4. Understand billing terminology and nuances. An addendum is often required to be added to the CPT code to denote the service was provided through telehealth. Be sure to check your own insurers’ guidelines.
    >>> Use correct terminology for sites.
    The originating site is where the patient is located.
    The distance site is where you are located.
    >>> Use Place of Service (POS) codes appropriately
    “02” for telehealth provided other than in patient’s home (patient is not in their home when they receive telehealth services)
    “10” for telehealth provided in patient’s home (patient is located in their home when receiving telehealth services)
    Please note, telehealth POS codes have been updated in recent years. See Medicare’s list of POS codes for full explanations, and always check with individual payers for their requirements!
    >>> Use modifiers properly.
    95 = services were delivered synchronously (or in real time for telephone visits, but not e-visits)
    GQ = services were delivered asynchronously (this is mostly a form of telehealth getting phased out)
    The above codes are subject to change, so please verify with individual payers for latest info and their specific requirements!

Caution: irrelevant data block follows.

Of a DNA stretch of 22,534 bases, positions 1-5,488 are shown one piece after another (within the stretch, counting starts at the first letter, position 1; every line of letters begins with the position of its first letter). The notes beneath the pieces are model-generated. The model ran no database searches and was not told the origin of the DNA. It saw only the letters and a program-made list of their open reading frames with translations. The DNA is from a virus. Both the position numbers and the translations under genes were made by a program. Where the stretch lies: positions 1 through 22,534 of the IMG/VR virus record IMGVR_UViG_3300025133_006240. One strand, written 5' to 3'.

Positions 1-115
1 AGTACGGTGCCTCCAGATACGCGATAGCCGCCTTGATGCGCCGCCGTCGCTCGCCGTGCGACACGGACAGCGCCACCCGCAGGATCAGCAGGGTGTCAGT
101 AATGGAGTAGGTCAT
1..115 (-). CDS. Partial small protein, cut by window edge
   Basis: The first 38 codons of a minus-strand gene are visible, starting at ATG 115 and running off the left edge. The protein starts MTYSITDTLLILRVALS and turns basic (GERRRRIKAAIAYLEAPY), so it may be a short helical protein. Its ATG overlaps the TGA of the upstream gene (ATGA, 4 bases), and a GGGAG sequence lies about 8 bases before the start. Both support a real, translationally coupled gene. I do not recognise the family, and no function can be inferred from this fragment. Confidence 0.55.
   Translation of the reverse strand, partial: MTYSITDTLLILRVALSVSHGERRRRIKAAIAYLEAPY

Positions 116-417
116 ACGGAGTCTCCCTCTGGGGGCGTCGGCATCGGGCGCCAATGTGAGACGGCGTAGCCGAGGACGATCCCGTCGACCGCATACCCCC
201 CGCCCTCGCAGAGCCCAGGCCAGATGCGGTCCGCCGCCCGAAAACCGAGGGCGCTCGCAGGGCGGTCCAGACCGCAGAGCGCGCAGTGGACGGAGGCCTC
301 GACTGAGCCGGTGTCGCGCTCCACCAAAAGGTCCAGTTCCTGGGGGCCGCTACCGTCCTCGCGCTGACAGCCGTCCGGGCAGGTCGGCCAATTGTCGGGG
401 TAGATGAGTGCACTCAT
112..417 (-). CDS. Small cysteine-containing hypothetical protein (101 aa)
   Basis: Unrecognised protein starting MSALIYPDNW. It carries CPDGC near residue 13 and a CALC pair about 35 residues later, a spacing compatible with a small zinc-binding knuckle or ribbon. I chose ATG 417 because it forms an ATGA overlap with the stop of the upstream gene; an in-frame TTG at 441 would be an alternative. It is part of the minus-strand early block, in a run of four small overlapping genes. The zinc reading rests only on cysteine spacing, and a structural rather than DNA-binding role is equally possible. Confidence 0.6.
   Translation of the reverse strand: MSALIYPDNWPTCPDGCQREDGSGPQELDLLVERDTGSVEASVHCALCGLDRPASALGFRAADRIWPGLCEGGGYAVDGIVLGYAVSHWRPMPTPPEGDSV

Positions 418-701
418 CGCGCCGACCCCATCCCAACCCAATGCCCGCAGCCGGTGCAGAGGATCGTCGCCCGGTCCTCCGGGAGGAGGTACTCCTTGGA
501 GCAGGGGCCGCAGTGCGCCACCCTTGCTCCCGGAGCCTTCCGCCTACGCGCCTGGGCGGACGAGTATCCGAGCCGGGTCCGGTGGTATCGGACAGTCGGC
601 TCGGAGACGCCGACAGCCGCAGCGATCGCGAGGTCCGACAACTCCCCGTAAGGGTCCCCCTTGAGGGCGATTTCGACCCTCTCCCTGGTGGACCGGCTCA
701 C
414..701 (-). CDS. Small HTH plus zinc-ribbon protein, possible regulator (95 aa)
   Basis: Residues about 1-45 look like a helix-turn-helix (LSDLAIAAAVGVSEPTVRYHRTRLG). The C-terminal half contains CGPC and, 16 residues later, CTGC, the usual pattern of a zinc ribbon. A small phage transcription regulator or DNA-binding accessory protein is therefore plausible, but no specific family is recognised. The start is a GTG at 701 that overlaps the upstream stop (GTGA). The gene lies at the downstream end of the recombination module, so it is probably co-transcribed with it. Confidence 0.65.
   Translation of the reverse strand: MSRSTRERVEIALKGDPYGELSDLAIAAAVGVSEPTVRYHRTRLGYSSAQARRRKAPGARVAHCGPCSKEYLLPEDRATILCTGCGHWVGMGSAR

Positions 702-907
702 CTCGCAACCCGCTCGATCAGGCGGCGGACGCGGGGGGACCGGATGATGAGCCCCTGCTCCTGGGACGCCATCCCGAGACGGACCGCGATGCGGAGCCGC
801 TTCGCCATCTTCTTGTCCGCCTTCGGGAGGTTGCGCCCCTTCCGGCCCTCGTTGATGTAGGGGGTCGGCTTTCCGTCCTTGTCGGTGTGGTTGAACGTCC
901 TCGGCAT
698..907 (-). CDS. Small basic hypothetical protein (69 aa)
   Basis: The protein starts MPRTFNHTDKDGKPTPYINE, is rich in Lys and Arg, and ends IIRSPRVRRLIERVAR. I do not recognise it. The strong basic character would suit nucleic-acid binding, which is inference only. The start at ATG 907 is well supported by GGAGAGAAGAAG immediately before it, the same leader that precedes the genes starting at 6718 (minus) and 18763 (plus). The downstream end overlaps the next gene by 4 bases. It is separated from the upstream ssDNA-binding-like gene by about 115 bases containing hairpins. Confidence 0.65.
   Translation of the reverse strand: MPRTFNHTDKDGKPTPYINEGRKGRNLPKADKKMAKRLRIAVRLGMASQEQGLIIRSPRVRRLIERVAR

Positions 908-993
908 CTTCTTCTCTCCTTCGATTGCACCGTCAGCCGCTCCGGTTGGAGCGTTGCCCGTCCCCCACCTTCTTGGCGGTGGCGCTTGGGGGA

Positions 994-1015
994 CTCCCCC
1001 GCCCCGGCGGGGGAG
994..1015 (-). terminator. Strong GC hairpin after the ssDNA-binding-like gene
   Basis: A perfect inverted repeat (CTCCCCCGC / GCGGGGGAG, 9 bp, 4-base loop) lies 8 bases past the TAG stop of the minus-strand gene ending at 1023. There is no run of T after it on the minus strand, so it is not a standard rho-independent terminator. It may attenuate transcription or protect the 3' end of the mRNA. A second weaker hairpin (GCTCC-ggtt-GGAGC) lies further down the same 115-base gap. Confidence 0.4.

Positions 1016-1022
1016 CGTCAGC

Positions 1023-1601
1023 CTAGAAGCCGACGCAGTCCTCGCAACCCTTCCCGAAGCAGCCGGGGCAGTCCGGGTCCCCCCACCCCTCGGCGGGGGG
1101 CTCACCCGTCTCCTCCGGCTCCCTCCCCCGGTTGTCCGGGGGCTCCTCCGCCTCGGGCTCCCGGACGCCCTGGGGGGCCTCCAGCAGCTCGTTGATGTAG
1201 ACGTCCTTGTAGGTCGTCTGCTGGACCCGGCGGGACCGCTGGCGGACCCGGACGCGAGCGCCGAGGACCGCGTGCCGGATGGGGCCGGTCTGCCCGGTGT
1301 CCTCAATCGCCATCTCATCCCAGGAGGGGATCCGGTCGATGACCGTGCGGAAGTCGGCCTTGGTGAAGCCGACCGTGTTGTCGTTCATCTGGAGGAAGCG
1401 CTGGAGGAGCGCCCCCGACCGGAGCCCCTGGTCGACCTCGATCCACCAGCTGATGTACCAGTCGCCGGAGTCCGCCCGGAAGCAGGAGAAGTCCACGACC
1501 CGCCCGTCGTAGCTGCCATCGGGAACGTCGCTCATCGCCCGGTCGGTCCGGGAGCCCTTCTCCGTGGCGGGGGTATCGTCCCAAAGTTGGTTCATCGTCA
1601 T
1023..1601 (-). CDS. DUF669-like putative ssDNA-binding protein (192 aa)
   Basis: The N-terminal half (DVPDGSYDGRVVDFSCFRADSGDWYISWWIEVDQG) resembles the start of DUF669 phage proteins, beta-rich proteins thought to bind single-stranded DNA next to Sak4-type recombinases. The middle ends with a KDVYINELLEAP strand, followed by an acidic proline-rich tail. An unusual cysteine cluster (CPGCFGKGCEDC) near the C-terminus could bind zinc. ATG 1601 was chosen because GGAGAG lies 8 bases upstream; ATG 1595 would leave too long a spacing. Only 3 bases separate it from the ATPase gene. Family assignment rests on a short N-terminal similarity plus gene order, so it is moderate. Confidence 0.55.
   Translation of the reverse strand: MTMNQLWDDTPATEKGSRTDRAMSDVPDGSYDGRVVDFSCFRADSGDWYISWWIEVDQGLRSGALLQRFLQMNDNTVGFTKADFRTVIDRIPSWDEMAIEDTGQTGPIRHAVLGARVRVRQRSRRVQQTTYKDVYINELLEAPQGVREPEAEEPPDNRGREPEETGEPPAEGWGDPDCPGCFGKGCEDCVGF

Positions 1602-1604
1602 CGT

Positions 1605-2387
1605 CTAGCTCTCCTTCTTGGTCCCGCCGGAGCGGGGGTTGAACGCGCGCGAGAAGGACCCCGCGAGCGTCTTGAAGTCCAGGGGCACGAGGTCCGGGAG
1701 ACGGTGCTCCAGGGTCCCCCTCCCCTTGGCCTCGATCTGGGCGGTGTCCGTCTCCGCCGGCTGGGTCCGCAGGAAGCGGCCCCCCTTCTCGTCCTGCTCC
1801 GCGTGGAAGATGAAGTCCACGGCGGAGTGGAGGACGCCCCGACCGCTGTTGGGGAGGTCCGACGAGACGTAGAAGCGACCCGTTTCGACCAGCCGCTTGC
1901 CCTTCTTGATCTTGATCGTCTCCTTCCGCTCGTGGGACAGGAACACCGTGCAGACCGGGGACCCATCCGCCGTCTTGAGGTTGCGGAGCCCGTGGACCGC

Does Medicare reimburse for telehealth PT?

As you might know, Medicare announced that PT, OT, and SLP were temporarily covered services during the COVID-19 public health emergency (PHE). Now that the PHE has ended, the long-term fate of telehealth as a Medicare-covered service is less clear**. 

In order to keep our telehealth privileges with Medicare, PTs need to be added to the list of permanent telehealth providers by CMS. This can only happen through the passage of new legislation. For now, you can advocate for new telehealth legislation and keep an eye out for updates from Medicare.

We expect things to change, so please check the resources section at the end of this article for the latest info!
**The proposed 2024 Physician Fee Schedule (released in July 2023) says that Medicare proposes to continue covering telehealth through 2024. Keep in mind that this is only a proposal, so it will need to be passed by the end of 2023 to go into effect. (source)

…Develop a viable business plan